Many people take aspirin to prevent a heart attack or stroke. If they are diagnosed and treated for an ulcer, they should talk with their physician and fully understand the risks and benefits of resuming or remaining off aspirin indefinitely. For mild, occasional pain such as a headache or backache, or fever, acetaminophen (“Tylenol”) is the safest choice for most people.
“Ulcers are treated by restriction of diet.”
In the past, physicians recommended a bland diet and frequent doses of antacids containing aluminum or magnesium hydroxide or calcium carbonate (“Tums”) for ulcer treatment. If this treatment failed to relieve symptoms, surgery was effective but created unpleasant side effects, chiefly diarrhea. Fortunately, treatment changed with the development of the H2 (histamine 2) blocking drugs, which effectively slow the production of acid in the stomach, thus stopping the painful burning of an ulcer. These drugs, such as ranitidine and cimetidine, revolutionized ulcer treatment and surgery soon became almost obsolete. These drugs were followed by the PPI drugs, (proton pump inhibitors), even more potent acid blockers. One of these, omeprazole, is now available over the counter.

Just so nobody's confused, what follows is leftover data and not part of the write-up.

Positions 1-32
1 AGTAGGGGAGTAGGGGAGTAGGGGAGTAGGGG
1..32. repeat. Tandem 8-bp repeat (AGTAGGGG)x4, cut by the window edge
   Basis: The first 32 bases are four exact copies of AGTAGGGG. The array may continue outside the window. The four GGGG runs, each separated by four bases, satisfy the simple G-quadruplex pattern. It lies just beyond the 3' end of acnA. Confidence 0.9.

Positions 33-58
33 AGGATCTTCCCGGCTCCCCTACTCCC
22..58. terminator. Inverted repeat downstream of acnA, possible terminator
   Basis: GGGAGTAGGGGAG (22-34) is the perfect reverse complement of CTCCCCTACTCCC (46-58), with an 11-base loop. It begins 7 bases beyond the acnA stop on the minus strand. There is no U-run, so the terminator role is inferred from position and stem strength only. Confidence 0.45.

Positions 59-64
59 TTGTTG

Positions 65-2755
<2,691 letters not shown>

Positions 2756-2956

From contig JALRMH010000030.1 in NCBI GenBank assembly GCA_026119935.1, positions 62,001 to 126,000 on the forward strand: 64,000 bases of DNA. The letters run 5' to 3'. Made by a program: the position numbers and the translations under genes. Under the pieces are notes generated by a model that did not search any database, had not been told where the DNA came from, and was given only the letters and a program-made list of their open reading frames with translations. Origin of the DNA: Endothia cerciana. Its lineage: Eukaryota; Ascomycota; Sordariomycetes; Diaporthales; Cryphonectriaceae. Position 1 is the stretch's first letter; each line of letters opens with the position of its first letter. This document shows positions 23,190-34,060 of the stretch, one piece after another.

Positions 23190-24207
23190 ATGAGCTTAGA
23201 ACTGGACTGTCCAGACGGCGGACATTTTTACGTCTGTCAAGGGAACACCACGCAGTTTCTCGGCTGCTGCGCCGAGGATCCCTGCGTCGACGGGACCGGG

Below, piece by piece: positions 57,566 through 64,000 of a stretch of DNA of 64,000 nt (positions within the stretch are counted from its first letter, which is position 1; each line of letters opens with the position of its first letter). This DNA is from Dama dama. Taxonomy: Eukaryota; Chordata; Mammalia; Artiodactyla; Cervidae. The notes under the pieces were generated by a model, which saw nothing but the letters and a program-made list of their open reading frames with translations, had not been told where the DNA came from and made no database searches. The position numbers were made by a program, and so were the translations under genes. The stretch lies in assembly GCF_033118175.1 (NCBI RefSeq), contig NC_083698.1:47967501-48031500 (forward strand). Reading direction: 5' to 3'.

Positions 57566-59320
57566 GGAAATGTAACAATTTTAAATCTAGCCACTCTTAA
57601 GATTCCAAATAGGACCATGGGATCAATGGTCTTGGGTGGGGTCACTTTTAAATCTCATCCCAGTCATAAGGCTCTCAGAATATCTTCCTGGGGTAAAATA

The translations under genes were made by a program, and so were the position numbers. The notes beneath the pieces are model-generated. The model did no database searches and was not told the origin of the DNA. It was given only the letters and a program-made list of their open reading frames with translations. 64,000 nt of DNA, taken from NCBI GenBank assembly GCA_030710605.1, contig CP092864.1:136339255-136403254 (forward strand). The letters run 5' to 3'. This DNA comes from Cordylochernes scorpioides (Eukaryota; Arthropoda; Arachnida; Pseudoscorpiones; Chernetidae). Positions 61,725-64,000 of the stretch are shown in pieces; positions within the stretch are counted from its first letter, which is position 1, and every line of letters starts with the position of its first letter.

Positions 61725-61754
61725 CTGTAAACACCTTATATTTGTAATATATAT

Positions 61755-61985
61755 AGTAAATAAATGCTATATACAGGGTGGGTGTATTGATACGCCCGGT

The discovery that ulcers are caused by infection opened up a new avenue for treatment. If infection with H. pylori is confirmed, a ten to fourteen day course of antibiotics is prescribed. Several different regimens are advocated using different combinations of antibiotics including amoxicillin, tetracycline, clarithromycin, and metronidazole. An acid blocking drug is also taken with the antibiotic.
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"Advancements in treatment of ulcers… exploring the myths"
Dr. Aletha Oglesby practices family medicine at the Utica Park Clinic in Tulsa, Oklahoma. She has an interest in international health issues and has traveled overseas on numerous humanitarian medical trips....